Galaxy ‘mega-merger’ 10 billion years ago forged Milky Way

The Milky Way Has a Gigantic Skeleton in Its Closet

Astronomers using the European Space Agency's Gaia space telescope have discovered that our galaxy was involved in a cosmic merger 10 billion years ago.

By looking at the chemical signatures and trajectories of the stars, Helmi's team was able to easily tell the Gaia-Enceladus stars from the "native" ones.

We often think of space as peaceful and serene. Studies like this are a detailed portrait of one individual from that mass. Instead, massive galaxies bulk up by catching and consuming smaller galaxies. The fact that so many clusters could be linked to Gaia-Enceladus is another indication that this must have once been a big galaxy in its own right, with its own entourage of globular clusters. Measurements of heavy elements were essential, as we know that these are formed when stars explode as supernovae, filling the interstellar medium of a galaxy. "When stars move the opposite way, that already tells you that they basically didn't form in the same place as the majority of the stars in our galaxy". In the Milky Way's case, the galactic disc can clearly be classified as two distinct parts: the thin disc, which is about 400 light-years thick, containing gas, dust and stars; and the thick disc, which extends to 1,000 light-years, containing only stars older than 10 billion years, like the inner halo stars. "It's like uncovering a fossil or an archaeological piece of evidence for how the galaxy got started", says James Bullock, an astronomer at the University of California, Irvine, who is unaffiliated with the new research.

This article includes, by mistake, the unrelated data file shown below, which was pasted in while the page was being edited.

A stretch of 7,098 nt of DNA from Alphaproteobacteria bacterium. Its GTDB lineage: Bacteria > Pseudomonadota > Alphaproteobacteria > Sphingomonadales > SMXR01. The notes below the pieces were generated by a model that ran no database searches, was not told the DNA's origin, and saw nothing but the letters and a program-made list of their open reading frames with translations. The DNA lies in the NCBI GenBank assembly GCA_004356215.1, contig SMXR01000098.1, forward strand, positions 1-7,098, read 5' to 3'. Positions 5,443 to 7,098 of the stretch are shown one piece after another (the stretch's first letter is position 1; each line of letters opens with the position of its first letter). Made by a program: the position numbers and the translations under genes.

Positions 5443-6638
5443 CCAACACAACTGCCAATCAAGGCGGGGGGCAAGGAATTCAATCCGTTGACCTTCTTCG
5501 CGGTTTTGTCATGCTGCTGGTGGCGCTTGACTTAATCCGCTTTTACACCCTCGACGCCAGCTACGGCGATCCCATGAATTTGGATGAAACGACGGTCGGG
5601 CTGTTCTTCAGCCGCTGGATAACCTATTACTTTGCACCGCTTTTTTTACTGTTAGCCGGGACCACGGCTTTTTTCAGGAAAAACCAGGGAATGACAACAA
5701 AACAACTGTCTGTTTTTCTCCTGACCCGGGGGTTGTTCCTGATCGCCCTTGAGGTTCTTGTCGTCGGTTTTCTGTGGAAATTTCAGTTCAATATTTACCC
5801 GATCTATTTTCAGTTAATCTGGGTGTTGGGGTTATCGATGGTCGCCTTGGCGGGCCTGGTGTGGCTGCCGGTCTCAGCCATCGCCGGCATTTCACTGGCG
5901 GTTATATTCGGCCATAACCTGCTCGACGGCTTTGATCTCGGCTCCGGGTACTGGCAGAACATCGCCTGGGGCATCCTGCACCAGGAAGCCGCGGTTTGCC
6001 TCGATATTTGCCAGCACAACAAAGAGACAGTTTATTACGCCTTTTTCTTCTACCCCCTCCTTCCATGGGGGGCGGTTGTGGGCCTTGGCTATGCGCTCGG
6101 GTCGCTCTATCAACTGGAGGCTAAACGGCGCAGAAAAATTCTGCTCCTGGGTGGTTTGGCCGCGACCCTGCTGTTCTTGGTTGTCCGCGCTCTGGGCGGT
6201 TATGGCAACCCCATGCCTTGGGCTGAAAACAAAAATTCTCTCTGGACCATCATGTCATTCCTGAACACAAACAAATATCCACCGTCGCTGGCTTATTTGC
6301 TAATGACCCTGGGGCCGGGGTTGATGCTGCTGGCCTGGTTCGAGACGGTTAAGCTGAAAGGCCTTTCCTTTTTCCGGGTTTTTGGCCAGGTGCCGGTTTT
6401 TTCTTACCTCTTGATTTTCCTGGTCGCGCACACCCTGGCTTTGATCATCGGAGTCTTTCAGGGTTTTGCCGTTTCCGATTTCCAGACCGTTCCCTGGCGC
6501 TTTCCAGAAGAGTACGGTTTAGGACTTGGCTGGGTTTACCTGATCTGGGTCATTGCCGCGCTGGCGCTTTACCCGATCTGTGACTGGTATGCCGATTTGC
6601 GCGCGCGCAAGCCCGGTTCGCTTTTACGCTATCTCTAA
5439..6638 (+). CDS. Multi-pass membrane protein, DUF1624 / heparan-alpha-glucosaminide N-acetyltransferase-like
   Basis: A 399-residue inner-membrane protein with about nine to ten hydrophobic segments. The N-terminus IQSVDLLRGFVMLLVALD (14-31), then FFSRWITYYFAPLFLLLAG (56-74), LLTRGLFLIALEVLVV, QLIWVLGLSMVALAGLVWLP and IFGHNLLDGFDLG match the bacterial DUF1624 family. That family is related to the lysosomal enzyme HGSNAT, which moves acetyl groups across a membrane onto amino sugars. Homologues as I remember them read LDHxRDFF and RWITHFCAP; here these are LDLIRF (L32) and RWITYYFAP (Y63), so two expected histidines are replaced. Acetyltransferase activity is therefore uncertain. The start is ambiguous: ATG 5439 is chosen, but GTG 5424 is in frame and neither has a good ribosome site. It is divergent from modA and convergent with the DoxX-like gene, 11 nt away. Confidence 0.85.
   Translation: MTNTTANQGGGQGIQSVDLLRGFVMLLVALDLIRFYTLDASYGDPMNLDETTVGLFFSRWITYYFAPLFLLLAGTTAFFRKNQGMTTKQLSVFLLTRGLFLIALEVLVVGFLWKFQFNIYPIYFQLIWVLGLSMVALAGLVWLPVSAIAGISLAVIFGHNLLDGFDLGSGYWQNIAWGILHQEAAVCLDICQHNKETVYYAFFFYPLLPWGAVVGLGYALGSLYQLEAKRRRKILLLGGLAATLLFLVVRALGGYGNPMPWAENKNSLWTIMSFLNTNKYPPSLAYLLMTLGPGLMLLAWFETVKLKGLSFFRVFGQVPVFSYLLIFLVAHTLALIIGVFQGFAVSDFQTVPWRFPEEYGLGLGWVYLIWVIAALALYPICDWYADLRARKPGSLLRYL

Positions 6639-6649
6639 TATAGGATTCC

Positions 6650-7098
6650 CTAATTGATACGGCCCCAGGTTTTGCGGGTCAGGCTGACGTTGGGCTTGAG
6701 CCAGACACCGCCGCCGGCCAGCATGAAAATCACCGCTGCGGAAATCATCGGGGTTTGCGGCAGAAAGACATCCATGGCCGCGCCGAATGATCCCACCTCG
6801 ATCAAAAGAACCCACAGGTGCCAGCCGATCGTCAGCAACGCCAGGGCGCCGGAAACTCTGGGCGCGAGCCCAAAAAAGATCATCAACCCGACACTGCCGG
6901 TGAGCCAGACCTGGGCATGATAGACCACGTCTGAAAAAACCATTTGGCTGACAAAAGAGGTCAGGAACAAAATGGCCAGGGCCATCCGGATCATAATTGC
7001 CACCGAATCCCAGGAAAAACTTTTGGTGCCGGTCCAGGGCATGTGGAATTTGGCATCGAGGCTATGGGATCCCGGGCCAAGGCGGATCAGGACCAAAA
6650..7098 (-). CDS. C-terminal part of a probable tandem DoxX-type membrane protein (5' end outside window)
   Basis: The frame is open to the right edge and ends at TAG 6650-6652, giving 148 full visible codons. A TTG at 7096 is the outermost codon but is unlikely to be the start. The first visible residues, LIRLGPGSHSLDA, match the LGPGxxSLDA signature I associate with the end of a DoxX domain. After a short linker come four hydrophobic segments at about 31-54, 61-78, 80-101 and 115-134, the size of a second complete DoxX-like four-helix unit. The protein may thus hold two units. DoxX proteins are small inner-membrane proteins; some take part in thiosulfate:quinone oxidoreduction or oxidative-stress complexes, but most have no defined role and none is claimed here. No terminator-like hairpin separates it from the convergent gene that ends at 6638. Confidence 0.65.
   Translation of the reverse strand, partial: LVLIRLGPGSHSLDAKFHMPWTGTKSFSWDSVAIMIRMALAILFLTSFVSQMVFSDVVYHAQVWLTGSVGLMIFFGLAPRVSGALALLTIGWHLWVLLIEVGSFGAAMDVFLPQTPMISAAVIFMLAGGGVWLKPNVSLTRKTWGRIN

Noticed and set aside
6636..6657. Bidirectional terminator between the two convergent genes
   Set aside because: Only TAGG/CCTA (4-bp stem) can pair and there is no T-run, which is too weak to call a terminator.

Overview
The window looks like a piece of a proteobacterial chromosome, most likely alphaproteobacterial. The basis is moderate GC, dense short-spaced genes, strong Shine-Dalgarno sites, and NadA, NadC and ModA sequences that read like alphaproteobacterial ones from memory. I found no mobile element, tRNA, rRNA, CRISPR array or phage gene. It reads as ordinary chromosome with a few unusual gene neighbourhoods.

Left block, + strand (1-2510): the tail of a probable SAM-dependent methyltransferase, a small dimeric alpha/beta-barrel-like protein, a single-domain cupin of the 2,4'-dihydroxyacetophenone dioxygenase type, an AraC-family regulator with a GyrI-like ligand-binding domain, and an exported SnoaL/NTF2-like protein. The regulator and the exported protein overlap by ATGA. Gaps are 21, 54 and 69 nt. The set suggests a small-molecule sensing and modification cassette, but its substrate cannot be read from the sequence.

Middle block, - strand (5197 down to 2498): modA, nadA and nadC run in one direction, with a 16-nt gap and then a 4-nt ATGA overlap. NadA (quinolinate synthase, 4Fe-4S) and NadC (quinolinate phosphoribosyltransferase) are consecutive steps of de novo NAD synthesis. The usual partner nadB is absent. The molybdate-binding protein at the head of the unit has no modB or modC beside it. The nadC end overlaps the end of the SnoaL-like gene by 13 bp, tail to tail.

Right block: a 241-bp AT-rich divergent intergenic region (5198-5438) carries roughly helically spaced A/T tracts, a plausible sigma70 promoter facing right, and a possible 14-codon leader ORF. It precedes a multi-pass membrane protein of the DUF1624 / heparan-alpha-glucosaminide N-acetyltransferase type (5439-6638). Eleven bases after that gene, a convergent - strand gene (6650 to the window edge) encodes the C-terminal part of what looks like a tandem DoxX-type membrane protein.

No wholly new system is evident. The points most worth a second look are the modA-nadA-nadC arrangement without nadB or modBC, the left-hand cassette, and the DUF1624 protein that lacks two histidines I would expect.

The team also studied the chemistry of almost 600 of those stars using ground-based telescope data, which confirmed that these stars had come from somewhere beyond the Milky Way.

The sheer number of odd-moving stars involved intrigued Amina and her colleagues, who suspected they might have something to do with the Milky Way's formation history and set to work to understand their origins.

Then, Helmi and her colleagues noticed something else.

Helmi: This is hard to say. But how many and when was these clashes is unknown.

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The Milky Way (white) gobbles up the dwarf galaxy Gaia-Enceladus (red) in scenes from a computer simulation of the ancient event.

The experts discovered that some 10 billion years ago, the Milky Way merged with a large galaxy.

The researchers named the galaxy that merged with ours Gaia-Enceladus, after both the telescope and the mythical Greek figure who was the son of Gaia, the mother of all life.

"This paper is suggesting that the stellar halo is dominated by the cannibalisation of at least one fairly large dwarf galaxy", says astrophysicist Gurtina Besla of the University of Arizona.

The collision reordered the heavens more than five billion years before the Earth was formed. This second galaxy would have been a smaller "satellite" companion of the Milky Way, travelling around it.Collisions of galaxies are dramatic events. The Milky Way, researchers determined, is now sipping gas from the Small Magellanic Cloud, using the material to produce new stars and planets. Its partner will suffer the same fate. It shook the Milky Way, changing the structure of the galactic disk, setting off bursts of star formation in its wake. However, ten billion years is a long time (even for astronomy)-long enough to scatter the debris from a merger all over the sky, rather than just in a clear stream.So while the discovery of a collection of oddly rotating stars scattered over the whole sky is interesting, the scientists couldn't be sure these stars were actually associated with each other. Now hurtling toward one another at 402,336 kilometres an hour, these galaxies will merge and change our night sky forever-that is, if there are any sentient beings left clinging to this rock we call home.

A HUNDRED MILLION STARS IN 3 MINUTES In January 2015, NASA released the largest image ever of the Andromeda galaxy, taken by the Hubble telescope.



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